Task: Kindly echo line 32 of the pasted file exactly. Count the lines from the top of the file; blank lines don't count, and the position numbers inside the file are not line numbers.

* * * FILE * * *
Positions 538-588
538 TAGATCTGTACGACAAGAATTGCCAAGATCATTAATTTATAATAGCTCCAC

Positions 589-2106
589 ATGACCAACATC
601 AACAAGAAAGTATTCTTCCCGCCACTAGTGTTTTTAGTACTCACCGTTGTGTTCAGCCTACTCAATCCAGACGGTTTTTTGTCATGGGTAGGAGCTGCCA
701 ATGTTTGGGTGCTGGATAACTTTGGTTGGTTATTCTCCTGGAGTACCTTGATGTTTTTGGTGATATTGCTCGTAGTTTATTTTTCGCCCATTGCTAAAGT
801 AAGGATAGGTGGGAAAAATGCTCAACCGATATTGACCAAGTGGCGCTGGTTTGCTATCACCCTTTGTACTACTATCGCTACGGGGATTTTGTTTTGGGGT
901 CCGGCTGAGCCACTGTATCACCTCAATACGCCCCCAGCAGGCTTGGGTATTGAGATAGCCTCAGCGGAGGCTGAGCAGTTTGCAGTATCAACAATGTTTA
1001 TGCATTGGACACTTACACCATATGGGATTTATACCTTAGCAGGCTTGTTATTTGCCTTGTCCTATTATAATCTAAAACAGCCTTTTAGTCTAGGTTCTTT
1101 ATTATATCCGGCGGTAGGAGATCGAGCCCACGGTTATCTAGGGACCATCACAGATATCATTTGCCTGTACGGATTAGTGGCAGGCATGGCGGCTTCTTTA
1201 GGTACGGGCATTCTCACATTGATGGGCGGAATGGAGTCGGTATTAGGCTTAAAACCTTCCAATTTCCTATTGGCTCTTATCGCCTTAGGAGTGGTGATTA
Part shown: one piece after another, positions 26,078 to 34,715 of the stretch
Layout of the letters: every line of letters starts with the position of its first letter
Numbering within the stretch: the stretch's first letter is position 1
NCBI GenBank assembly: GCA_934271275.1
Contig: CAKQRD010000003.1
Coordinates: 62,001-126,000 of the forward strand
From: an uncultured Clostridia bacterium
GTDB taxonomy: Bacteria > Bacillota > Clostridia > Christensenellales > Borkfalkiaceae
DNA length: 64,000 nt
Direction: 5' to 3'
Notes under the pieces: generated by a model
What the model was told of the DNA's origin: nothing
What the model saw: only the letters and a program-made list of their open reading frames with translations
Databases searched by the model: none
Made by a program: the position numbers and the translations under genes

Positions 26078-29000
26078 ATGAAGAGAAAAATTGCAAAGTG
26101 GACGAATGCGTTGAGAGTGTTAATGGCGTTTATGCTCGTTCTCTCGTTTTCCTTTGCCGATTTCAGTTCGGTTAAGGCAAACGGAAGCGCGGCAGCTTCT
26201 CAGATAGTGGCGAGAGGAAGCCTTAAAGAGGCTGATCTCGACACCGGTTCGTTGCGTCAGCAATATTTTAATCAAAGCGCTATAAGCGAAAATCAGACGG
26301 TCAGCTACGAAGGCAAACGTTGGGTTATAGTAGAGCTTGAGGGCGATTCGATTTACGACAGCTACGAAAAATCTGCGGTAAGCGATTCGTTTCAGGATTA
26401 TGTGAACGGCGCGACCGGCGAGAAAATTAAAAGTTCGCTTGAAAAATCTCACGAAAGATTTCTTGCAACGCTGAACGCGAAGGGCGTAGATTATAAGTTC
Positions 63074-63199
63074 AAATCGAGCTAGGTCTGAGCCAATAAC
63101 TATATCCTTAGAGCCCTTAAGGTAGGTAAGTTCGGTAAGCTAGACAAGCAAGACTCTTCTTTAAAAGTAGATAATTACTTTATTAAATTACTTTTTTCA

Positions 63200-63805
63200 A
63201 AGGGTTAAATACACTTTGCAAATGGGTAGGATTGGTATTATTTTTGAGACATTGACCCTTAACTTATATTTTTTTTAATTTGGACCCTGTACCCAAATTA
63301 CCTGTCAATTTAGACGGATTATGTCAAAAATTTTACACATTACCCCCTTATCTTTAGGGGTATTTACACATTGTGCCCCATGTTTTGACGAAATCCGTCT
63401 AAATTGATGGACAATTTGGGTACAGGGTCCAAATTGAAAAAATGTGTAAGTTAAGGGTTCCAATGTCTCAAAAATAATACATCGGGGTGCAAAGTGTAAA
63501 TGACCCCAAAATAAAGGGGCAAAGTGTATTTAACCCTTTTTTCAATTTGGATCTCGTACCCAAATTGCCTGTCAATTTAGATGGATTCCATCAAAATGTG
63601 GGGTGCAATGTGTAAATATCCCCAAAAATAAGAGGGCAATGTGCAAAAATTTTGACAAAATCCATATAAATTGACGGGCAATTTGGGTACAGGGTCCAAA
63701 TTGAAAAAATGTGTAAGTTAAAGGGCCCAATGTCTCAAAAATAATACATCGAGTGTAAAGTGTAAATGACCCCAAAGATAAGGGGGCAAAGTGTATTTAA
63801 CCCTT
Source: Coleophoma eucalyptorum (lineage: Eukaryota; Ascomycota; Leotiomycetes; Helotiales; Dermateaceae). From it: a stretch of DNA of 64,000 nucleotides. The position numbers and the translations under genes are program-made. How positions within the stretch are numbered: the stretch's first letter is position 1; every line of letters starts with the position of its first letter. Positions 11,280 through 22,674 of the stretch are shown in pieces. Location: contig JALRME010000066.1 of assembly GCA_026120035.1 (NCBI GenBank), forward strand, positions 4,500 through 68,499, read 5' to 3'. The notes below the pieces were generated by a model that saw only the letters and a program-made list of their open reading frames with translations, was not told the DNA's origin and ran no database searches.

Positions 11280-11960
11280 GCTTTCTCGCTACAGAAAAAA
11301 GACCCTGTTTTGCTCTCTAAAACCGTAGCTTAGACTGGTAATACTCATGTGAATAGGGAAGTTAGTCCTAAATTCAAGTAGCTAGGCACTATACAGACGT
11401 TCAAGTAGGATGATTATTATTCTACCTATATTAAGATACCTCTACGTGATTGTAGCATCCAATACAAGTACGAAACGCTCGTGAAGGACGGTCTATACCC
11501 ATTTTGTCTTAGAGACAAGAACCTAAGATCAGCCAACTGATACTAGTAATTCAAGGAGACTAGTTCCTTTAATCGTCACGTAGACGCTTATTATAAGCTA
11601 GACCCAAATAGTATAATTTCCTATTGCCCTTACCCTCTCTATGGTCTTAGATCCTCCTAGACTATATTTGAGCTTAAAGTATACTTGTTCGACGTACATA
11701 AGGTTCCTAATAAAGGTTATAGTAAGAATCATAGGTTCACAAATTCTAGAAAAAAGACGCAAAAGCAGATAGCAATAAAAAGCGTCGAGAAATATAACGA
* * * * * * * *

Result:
26401 TGTGAACGGCGCGACCGGCGAGAAAATTAAAAGTTCGCTTGAAAAATCTCACGAAAGATTTCTTGCAACGCTGAACGCGAAGGGCGTAGATTATAAGTTC